World Bulletin/News Desk
An influential Qatar-based scholar whose sermons strained ties between Doha and its neighbours said on Wednesday he would resume preaching after a gap of several weeks, dismissing a suggestion he had been silent due to the diplomatic tensions.
"Stopping the sermons is for personal reasons. It has nothing to do with the current situation," Sheikh Youssef al-Qaradawi, an Egyptian-born cleric critical of the authorities in Saudi Arabia and the United Arab Emirates (UAE), told Reuters.
"I will start the sermons again not this Friday but the coming one, God willing," he said in brief remarks.
Asked if he had plans to leave Qatar to ease pressure on the government, Qaradawi, a naturalised Qatari citizen, said he would do no such thing.
"What you need to understand is that I'm a part of Qatar and they are a part of me. I've been here for more that 35 years, I'm a citizen," he said.
The move apparently failed to deter Qaradawi, who said in a sermon shortly afterwards, apparently addressing the UAE: "Were you angry at me because of two lines I said about you? What if I gave an entire sermon just on your scandals and injustices."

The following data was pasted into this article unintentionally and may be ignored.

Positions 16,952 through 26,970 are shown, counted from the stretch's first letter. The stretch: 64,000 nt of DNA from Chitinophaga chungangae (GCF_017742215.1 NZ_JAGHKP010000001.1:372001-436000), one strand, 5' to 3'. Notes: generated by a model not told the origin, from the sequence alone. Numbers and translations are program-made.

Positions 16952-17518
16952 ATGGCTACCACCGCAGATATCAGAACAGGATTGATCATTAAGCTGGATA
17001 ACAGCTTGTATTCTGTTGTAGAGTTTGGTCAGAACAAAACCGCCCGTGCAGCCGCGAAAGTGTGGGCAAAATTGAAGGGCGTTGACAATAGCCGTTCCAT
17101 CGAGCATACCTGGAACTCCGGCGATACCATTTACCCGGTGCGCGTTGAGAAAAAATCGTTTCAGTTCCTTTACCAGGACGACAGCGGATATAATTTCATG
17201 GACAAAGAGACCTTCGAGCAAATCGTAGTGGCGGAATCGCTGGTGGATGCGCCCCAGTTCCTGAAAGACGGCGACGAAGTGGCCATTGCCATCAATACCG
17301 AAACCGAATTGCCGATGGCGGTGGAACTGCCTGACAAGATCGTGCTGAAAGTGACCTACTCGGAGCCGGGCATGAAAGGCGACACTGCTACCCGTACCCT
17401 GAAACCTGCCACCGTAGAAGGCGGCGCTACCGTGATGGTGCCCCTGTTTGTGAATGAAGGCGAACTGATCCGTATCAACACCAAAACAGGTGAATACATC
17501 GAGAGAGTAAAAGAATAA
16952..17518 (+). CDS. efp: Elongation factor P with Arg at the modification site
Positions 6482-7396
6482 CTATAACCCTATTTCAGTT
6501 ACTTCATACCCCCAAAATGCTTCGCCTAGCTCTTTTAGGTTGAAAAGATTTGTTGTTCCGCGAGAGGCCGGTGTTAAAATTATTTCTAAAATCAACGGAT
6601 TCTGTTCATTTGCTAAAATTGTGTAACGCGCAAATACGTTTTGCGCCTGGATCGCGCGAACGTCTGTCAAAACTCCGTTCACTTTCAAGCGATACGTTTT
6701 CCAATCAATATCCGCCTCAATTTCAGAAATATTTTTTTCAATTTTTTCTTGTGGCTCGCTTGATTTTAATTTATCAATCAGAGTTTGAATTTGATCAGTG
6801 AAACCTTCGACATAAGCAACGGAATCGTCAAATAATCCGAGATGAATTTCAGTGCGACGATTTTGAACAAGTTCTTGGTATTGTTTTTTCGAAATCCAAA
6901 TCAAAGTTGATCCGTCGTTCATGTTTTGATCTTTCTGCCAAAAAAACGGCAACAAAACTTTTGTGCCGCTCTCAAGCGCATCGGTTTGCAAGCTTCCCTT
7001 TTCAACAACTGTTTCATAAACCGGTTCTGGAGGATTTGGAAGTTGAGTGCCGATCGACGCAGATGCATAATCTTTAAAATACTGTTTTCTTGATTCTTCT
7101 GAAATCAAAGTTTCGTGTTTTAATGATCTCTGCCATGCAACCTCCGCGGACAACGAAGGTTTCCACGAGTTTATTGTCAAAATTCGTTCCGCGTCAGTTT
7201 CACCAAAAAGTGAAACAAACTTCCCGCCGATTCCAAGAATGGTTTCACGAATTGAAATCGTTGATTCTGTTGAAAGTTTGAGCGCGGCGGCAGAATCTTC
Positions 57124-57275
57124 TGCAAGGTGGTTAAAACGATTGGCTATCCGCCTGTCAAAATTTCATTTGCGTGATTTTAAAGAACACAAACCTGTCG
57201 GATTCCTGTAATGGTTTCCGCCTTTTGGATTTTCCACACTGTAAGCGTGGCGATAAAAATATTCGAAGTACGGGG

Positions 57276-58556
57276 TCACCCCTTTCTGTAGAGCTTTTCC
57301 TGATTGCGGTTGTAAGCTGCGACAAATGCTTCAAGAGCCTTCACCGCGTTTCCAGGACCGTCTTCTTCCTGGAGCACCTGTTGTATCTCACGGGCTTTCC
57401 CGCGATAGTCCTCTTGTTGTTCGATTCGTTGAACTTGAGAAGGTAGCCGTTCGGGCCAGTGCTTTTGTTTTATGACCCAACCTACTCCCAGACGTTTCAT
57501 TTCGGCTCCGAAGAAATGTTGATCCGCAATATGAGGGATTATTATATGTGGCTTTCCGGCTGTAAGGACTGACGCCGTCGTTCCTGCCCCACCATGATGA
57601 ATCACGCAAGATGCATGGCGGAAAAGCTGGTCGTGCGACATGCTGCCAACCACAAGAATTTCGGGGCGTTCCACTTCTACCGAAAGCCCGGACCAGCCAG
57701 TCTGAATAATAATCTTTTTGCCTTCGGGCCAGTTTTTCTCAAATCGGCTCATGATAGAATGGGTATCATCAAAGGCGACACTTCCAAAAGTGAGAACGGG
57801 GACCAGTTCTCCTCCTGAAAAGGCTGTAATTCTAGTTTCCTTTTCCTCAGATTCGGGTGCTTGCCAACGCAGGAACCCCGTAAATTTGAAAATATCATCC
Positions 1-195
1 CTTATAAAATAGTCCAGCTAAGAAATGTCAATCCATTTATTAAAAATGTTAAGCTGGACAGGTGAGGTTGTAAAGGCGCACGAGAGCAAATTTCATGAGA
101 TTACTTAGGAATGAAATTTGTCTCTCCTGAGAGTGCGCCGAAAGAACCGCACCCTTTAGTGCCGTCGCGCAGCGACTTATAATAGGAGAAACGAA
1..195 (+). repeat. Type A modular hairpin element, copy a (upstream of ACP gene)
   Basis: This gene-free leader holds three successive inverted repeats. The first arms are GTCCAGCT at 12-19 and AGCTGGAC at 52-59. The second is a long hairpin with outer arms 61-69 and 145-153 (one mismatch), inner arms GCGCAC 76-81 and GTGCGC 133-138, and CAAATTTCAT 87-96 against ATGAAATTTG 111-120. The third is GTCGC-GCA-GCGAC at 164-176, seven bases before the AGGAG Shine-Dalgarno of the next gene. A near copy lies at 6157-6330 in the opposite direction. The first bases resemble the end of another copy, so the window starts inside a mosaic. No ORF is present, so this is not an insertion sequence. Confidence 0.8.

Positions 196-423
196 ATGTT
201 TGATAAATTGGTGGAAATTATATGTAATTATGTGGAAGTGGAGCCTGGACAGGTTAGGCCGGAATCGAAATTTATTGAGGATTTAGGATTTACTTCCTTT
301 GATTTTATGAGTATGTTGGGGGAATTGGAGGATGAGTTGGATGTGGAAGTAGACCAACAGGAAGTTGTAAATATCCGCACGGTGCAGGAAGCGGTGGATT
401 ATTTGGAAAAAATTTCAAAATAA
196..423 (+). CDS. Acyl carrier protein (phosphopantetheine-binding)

On March 5, in an unprecedented move, Saudi Arabia, the UAE and Bahrain recalled their ambassadors from Qatar, accusing Doha of failing to abide by an accord not to interfere in each others' internal affairs. Qatar denies the charge.
The three states were especially angry at Qatar's support for the Muslim Brotherhood, a movement that reveres Qaradawi and whose ideology challenges the principle of conservative dynastic rule long dominant in the Gulf.
The two countries are among several Gulf Arab states that have provided billions of dollars in aid to Cairo, including to build clinics, schools and housing units, since the overthrow.